It doesn't take long; the box is light and the currents are strong. Within a few hours, she's hitting the shore again.
This time she's definitely where she wanted to be. She can feel the recognisable cloying taste of the Black Mist around her, and despite it being early afternoon the skies are dark and stormy.
The beach isn't sandy and pretty. It's rocky and bleak and cold, with the biting wind not made any better by the perennial wetness of the more mundane kind of mist that also seems to be everywhere. The ruins of a port city she might recognise surround her, with glowing green-blue wisps of magic keeping debris and even entire ruined buildings afloat here and there. There's enough light from the Mist that it should probably have been named the Green-Blue Mist, not the Black Mist, and it is enough to see by even with the sun entirely hidden.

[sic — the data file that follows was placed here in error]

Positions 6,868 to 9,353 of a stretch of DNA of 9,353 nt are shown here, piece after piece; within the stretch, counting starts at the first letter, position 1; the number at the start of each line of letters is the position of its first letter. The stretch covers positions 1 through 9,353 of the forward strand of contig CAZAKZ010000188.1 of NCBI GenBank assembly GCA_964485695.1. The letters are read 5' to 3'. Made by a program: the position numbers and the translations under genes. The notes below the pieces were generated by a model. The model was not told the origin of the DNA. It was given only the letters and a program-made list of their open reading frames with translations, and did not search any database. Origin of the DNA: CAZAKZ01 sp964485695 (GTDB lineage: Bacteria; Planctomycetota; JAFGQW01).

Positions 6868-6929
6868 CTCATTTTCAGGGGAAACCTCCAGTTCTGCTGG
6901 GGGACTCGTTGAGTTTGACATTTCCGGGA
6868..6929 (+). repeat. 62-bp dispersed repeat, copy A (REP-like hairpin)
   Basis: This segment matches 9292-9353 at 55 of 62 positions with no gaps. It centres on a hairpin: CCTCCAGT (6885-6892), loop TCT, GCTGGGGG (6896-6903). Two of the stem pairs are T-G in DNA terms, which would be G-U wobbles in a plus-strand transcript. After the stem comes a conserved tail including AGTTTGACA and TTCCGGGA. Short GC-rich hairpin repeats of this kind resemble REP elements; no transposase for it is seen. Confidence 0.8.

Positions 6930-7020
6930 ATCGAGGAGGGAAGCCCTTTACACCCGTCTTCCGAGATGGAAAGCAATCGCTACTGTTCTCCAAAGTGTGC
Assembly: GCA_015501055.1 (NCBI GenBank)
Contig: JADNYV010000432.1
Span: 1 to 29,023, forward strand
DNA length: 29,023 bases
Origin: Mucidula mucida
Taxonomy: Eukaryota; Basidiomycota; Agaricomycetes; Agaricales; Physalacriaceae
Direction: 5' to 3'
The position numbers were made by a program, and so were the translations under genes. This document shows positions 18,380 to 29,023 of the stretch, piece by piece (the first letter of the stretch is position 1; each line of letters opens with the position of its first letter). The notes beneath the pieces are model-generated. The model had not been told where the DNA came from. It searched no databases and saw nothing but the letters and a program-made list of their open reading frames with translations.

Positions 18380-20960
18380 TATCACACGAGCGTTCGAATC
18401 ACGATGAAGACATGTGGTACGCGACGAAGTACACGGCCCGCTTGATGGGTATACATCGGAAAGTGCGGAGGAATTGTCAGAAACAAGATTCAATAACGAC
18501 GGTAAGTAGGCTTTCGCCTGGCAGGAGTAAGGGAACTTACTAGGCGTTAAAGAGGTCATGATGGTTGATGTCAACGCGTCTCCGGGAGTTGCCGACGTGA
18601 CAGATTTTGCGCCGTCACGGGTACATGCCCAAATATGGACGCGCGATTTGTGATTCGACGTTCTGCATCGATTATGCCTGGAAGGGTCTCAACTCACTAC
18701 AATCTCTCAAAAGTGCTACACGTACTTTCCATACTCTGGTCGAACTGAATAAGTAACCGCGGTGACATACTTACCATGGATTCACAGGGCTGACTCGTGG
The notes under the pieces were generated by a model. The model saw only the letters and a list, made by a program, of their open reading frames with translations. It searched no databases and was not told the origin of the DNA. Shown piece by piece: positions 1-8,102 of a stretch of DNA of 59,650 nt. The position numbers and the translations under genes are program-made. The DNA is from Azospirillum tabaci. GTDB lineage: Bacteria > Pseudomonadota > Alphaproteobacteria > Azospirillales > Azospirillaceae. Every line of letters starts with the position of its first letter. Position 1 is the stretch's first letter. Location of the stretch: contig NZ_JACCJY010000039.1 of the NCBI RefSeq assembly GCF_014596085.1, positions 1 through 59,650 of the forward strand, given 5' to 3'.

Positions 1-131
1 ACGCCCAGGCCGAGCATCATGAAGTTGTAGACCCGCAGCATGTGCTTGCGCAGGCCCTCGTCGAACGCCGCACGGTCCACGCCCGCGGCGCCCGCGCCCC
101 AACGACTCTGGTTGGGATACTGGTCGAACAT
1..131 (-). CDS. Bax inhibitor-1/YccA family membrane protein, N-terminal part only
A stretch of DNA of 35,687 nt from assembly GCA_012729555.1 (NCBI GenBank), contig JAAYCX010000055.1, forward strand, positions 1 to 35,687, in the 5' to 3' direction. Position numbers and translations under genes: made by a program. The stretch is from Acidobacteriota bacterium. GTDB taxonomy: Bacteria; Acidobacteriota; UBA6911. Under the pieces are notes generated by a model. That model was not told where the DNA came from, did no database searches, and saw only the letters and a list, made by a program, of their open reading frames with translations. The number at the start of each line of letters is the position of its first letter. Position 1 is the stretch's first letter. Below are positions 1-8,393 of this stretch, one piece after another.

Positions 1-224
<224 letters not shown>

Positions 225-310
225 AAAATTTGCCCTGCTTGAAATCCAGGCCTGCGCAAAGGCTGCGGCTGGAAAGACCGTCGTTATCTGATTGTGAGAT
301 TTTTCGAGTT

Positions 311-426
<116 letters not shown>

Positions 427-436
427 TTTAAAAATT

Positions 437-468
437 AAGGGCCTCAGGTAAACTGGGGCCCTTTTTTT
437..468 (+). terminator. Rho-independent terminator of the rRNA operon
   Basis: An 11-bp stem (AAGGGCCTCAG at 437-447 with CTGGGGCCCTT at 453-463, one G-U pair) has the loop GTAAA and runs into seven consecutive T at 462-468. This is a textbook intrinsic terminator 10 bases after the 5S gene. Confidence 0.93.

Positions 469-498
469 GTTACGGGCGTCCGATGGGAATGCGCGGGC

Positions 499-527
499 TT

And of course, here and there, the dead.
There's not an army, nor even groups, for the shambling corpses will turn on each other when lacking other prey. People, their bodies not entirely rotted away as the Mist reanimates them too quickly for the rot to properly settle, but dead nonetheless. Not doing anything, really, just standing around, looking agonised, occasionally staring at bits of architecture and having fits of despair that express themselves as loud keening wailing that can be heard for miles. It happens enough that the background noises are entirely dominated by those wails, most of them from unseen sources in the distance partaking in their own brand of suffering.
But the sight isn't as ghastly as that of wights, ghostly creatures that used to be spirits of all sorts, distorted by the Mist into mockeries of their former selves. Their forms shift chaotically, at times expressing memories of death and horror played on repeat before recoalescing into individual shapes. They make no sounds, but their pain is felt nonetheless.